Purification of S. cerevisiae tubulin
For purification of budding yeast tubulin, we used strain BY4741 (Brachmann et al., 1998
; Mat a, his3Δ1, leu2Δ0, met15Δ0, ura3Δ0). Nine liters of culture was grown at 30ºC with shaking at 180 rpm until OD600
of 1.5. Cells were pelleted and washed in doubly distilled H2
O, and pellets were ground in liquid nitrogen as previously described (Sorger et al., 1988
). Lysate powder was stored at −80ºC and thawed in lysis buffer before use (3 ml of lysis buffer was added to 1 g of lysate powder). Lysis buffer consisted of BRB80, 10% glycerol, and 0.2% Triton X-100 supplemented with 5 μg/ml DNase I, 1 mM DTT, 0.1 mM ATP, 1 mM GTP, 0.2 mM phenylmethylsulfonyl fluoride, 5 μg/ml leupeptin, 1 μg/ml pepstatin A, and 1 μg/ml aprotinin. The lysate was stirred at 4ºC for 10 min and sonicated using a Branson digital sonifier model 450D with 1/8-inch tapered microtip (Branson, Danbury, CT) set at 50% amplitude in 5× 10-s intervals with pauses of 30 s between pulses. The lysate was then centrifuged at 235,000 × g
, 4ºC for 30 min. Fresh PMSF was added to the supernatant to 0.2 μg/ml.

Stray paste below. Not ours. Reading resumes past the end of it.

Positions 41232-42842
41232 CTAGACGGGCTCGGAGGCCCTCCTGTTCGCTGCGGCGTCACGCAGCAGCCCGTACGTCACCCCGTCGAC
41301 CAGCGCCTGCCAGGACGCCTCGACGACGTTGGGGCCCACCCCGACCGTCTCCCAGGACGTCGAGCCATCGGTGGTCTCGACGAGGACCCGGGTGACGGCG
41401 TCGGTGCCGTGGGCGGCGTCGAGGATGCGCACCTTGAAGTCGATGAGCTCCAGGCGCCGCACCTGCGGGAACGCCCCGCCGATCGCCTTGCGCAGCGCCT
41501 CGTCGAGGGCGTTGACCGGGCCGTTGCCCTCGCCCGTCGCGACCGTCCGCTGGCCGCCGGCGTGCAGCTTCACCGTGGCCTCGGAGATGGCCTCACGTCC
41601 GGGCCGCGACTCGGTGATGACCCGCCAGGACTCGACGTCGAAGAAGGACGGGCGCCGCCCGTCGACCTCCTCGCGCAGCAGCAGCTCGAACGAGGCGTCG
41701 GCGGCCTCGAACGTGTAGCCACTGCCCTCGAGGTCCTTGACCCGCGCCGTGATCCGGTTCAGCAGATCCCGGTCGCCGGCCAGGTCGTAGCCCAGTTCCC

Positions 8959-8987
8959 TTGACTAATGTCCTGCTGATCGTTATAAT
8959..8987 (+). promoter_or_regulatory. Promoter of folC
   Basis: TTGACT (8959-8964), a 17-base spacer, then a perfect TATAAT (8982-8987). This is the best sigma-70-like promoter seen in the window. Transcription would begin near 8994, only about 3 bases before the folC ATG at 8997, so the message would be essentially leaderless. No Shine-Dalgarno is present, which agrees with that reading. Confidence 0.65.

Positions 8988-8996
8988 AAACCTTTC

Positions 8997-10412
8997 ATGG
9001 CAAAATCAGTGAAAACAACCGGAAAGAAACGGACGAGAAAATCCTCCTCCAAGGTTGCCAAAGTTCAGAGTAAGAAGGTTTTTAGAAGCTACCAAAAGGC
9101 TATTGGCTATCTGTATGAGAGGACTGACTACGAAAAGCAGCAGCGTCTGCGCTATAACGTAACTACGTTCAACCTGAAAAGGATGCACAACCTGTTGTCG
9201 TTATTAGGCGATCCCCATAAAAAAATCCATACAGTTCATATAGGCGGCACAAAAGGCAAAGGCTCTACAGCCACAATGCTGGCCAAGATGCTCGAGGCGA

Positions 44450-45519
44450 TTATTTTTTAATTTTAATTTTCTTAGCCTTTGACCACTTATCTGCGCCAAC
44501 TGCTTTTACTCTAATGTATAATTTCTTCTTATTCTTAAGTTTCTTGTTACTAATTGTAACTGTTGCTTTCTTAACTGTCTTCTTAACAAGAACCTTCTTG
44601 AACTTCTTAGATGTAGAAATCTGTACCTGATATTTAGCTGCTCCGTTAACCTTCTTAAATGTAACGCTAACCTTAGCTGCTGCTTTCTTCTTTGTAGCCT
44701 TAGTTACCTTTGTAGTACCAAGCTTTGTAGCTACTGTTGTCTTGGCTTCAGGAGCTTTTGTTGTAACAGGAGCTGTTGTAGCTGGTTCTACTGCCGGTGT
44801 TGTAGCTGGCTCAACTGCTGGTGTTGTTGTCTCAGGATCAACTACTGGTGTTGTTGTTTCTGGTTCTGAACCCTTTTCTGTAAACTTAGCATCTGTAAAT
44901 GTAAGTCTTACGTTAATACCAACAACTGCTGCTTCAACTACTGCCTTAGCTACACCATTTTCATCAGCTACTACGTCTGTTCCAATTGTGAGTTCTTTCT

The supernatant was passed through a TOG1 column preequilibrated with lysis buffer at 0.5 ml/min. The column was washed with BRB80 and eluted with BRB80 with 500 mM KCl. Peak fractions were determined by Bradford assay and pooled. Pooled eluates were desalted into BRB80 and concentrated using an Amicon Ultra-4 10K centrifugal filter device (Millipore). Glycerol was added to 10% before the tubulin was aliquoted, snap frozen in liquid nitrogen, and stored at −80ºC.
Purification of X. laevis egg tubulin
CSF-extract was prepared according to Murray (1991
). The extract was then diluted with an equal volume of BRB80 and centrifuged at 80,000 rpm in an S100AT6-0123 rotor (Sorvall-Hitachi) for 10 min at 4°C. The tubulin purification was performed as per the SF+ protocol, except that the Tween/glycerol wash step was omitted.
Purification of C. reinhardtii flagellar tubulin
The C. reinhardtii
cells (CC-2228 oda1 mt+) were grown in liquid Tris-acetate-phosphate medium (20 mM Tris HCl, 7 mM NH4
Cl, 0.40 mM MgSO4